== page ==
Anthurium plants are quickly becoming a crowd favourite due to the variety of interesting foliage they offer. They are relatively easy to care for and can be used to instantly green up a space while keeping the aesthetic simple.
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Below is a general care guide for Anthurium plants which can slightly differ depending on variety.
Light & Temperature
Anthurium plants can tolerate all levels of indirect light but thrive best in bright indirect light. Providing sufficient light allows your anthurium to grow faster and be more likely to bloom. Be mindful that direct sunlight will scorch the leaves.
They prefer warmer environments, however, they do well in typical household temperatures as well. Be sure to protect them against cold drafts which will cause them to stop growing.
Watering, Humidity & Misting
Allow the top 2-3” of soil to dry out between waterings to ensure the plant is not sitting in water. Anthurium plants are susceptible to root rot, so making sure that excess water is drained thoroughly is an important care tip. They also thrive in high humidity so frequent misting is recommended. You can also setup a pebble tray or a humidifier to ensure a consistent boost in humidity.
Soil and Repotting
Proper Anthurium plant care starts with the soil. They love well-draining potting mix that can retain some moisture. Avoid soil that is too dense as this will retain too much moisture.
To keep the plant growing happy and healthy, you can repot the Anthurium every 2-4 years into larger pots with fresh soil. Anthurium have many thick roots, which when overcrowded, will stunt its growth.
Most Anthuriums can be easily propagated by cutting off its roots that start to grow up above the soil level. Dip these roots in rooting hormone and bury them in fresh soil, and in 4-6 weeks, stems and leaves will start growing from them.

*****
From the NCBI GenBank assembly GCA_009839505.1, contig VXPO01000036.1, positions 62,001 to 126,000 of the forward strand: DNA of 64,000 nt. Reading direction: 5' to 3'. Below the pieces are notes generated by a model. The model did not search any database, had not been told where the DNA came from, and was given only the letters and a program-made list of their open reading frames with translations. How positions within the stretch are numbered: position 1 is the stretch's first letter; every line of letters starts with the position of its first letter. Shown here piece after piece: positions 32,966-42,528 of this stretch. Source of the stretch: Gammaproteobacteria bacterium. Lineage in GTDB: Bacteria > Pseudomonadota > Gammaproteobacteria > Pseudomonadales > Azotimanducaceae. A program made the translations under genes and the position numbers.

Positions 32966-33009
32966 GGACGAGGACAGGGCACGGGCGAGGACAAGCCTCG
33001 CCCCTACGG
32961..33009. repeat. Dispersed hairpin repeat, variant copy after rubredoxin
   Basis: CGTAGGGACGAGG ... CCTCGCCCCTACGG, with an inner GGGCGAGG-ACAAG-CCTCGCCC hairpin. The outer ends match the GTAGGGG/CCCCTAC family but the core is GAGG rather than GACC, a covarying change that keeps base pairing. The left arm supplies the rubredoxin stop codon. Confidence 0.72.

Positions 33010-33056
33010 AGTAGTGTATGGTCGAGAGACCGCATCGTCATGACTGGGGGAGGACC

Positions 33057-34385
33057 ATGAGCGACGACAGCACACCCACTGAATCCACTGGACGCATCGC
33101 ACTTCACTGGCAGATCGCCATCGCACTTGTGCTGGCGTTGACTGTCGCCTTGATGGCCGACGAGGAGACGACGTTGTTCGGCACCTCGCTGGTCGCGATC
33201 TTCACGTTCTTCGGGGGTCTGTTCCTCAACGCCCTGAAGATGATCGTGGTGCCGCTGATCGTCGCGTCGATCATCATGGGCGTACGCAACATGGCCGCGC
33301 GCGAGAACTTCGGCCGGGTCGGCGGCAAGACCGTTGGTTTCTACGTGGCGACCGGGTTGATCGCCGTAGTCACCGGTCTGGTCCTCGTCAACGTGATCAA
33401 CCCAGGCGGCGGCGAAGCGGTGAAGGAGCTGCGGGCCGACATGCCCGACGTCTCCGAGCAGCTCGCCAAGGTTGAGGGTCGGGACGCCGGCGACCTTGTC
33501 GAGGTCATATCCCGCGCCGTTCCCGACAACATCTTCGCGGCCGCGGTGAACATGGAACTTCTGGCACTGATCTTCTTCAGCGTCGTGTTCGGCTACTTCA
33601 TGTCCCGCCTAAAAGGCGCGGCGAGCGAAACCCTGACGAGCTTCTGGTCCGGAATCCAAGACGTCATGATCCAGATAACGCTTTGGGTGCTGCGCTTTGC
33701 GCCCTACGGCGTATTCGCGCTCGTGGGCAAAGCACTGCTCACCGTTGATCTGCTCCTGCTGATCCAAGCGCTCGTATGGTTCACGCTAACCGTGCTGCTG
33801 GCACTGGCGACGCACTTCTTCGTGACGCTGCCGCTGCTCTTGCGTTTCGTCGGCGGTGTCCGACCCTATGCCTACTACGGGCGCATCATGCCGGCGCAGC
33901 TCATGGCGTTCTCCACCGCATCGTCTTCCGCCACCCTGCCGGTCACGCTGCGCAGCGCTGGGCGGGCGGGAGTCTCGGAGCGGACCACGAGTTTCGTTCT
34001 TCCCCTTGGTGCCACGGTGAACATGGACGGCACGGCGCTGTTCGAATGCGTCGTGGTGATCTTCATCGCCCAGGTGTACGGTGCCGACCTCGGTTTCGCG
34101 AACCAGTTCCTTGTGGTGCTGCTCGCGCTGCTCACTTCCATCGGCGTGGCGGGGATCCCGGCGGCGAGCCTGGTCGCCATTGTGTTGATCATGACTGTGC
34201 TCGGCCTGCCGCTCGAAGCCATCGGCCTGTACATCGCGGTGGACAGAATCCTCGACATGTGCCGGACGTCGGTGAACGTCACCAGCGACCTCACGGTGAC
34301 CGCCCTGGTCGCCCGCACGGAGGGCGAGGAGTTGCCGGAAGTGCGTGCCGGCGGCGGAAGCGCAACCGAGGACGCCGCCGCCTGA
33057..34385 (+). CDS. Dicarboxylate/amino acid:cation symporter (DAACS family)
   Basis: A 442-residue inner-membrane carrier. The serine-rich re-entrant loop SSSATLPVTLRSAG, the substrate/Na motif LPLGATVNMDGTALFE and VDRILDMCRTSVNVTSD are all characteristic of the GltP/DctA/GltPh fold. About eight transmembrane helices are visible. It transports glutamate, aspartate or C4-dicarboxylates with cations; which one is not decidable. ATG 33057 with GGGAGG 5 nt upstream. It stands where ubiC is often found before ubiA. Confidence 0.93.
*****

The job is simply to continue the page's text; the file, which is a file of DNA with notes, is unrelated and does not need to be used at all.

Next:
They can also be propagated from stem cuttings with 2-3 leaves. Dip the ends of the stem in rooting hormone and directly pot them in fresh soil. Be sure to water thoroughly and provide enough humidity. They should also develop roots and start growing within 4-6 weeks.
Use a balanced fertiliser formulated for houseplants. Follow directions on the label of plant food.
Anthurium plants are toxic if ingested and should be kept out of the reach of children and pets. Their sap will also cause skin irritation so make sure to wear gloves when handling.
Under the right care and conditions, your plant will grow happy and healthy. But here are some issues you may encounter while caring for an Anthurium:
Spidermites, aphids, scale and mealybugs - A good deterrent is keeping the humidity high.
Scorched leaves/ Brown Tips - This is usually caused by low humidity, direct sunlight or both. Make sure to mist your Anthurium daily to boost humidity and/or move your Anthurium to an area with indirect light.
Leaves turning yellow/brown - This can be due to root rot and other fungal disease. Make sure that your Anthurium is not sitting in soggy soil.
Brown roots and yellow stems - This is caused by root rot. Repot your Anthurium in fresh soil and remove all rotten roots. Propagate the plant if necessary.
Droopy/Puckered Leaves - A sign of underwatering. If the soil is bone dry, soak the plant in water for an hour to help with water retention and absorption.